What did that give you?

It gave us a reference. It was almost like soaking up the atmosphere, like a sponge - and also meeting the working girls gave us, I suppose, a sort of "matter-of-fact" attitude to what they do in their everyday lives.

Had you got a pre-conceived idea about prostitution before you went into this? Did your views change?

No - I don't think it did. Because I'm not particularly from a sheltered middle-class upbringing, I have lived in cities.
I've seen prostitutes and I have worked in the West End. I just realised very early on in my life that there were women who made a living by selling their bodies - and that they should never be condemned.

What has always intrigued me is what makes us who we are, what makes the difference between me and a prostitute and whether it is possible for anybody I know to step over in the way that Gina does. She has financial problems, and I think very often that the basis of most of it will be financial - I don't think many people do it for pleasure. It's a means to an end and, let's face it if you were going to get lots of money and you were going to be able to buy a house, buy a car, do all the things that one might see as making a huge difference in one's life and you thought that nobody would find out - then you might just do it.

Has the series altered your opinion?

It's made me realise that there are all sorts of different people who come to prostitution through different roads and things happening in their lives - I'm not saying I didn't know that before, but I'd never thought about it before and Kay has made me think about it.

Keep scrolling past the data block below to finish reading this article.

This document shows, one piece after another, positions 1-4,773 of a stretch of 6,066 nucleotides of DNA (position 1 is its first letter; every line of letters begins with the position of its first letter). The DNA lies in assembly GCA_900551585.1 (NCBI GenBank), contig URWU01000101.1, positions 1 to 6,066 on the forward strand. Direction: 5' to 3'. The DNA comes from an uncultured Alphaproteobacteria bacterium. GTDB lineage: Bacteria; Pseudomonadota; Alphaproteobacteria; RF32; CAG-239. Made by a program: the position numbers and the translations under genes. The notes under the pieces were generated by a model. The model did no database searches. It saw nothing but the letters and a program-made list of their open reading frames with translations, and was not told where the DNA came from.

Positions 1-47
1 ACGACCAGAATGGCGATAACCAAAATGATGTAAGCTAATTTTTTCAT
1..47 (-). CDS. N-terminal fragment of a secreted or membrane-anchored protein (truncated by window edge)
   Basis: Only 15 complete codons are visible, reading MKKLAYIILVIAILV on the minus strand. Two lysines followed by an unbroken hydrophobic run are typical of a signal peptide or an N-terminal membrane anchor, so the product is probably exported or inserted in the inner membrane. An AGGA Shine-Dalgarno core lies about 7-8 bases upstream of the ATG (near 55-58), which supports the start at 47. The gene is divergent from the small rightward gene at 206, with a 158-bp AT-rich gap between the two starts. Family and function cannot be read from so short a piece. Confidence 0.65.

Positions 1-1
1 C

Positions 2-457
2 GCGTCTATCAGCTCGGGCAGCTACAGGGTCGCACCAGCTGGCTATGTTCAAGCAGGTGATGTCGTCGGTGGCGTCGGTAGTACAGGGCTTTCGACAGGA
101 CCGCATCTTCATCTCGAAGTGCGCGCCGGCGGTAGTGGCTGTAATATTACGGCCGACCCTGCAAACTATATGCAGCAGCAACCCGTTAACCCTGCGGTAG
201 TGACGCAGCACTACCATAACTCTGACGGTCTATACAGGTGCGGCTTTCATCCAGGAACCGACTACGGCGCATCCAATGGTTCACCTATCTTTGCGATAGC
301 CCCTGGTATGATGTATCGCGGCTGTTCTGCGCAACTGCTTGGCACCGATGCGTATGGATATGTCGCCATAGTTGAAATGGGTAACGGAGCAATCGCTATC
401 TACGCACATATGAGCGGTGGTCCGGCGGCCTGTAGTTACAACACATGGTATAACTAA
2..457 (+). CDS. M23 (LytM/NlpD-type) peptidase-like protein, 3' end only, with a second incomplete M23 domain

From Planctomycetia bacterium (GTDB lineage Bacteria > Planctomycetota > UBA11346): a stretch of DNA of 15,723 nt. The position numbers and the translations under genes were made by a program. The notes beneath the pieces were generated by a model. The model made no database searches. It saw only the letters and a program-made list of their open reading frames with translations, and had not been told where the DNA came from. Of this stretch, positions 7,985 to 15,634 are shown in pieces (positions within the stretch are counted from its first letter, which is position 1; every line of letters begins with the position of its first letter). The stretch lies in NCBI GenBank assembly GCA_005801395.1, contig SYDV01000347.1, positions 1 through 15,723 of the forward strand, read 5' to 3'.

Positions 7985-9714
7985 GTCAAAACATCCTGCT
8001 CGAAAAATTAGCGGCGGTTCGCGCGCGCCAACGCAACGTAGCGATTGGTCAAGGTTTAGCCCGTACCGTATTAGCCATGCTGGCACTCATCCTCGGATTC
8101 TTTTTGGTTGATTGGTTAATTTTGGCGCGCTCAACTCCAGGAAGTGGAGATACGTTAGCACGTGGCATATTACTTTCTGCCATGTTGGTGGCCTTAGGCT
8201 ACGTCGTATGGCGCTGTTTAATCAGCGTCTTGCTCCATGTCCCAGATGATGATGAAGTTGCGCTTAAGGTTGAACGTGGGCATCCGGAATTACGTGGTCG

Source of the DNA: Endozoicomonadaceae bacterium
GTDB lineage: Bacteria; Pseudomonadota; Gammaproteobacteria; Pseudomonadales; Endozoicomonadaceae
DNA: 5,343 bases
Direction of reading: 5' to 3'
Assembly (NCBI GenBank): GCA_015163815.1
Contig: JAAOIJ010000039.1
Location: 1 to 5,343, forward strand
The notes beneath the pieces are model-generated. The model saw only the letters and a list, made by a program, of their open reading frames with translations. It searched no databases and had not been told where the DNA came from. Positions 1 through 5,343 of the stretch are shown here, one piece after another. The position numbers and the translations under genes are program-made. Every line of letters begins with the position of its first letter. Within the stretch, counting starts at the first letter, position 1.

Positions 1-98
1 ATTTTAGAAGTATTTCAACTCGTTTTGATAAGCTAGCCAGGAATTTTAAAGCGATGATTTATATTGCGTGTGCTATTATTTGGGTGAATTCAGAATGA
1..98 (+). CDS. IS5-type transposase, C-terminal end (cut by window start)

And is that what you hope the series will do - make people think?

Oh yes I would hope that the stigma, if you like, of prostitution is removed by this series. Here you have a murder/drama and the heroines are prostitutes and general low-lives, and I think that's pretty good. It's one in the eye for the upper class, one in the eye on behalf of the under class, really. And I think it's very good to make people aware.

Do you think a lot of women will identify with the journey these women are making?

Oh yes.... Of course they will. But I also think that it won't alienate men. I think it was feared that maybe the men would be seen to be big bad wolves, but I think it just shows up everybody's vulnerability. The series is not just about prostitution - it follows the journey that these four women take through their lives, and friendship is the binding factor of this.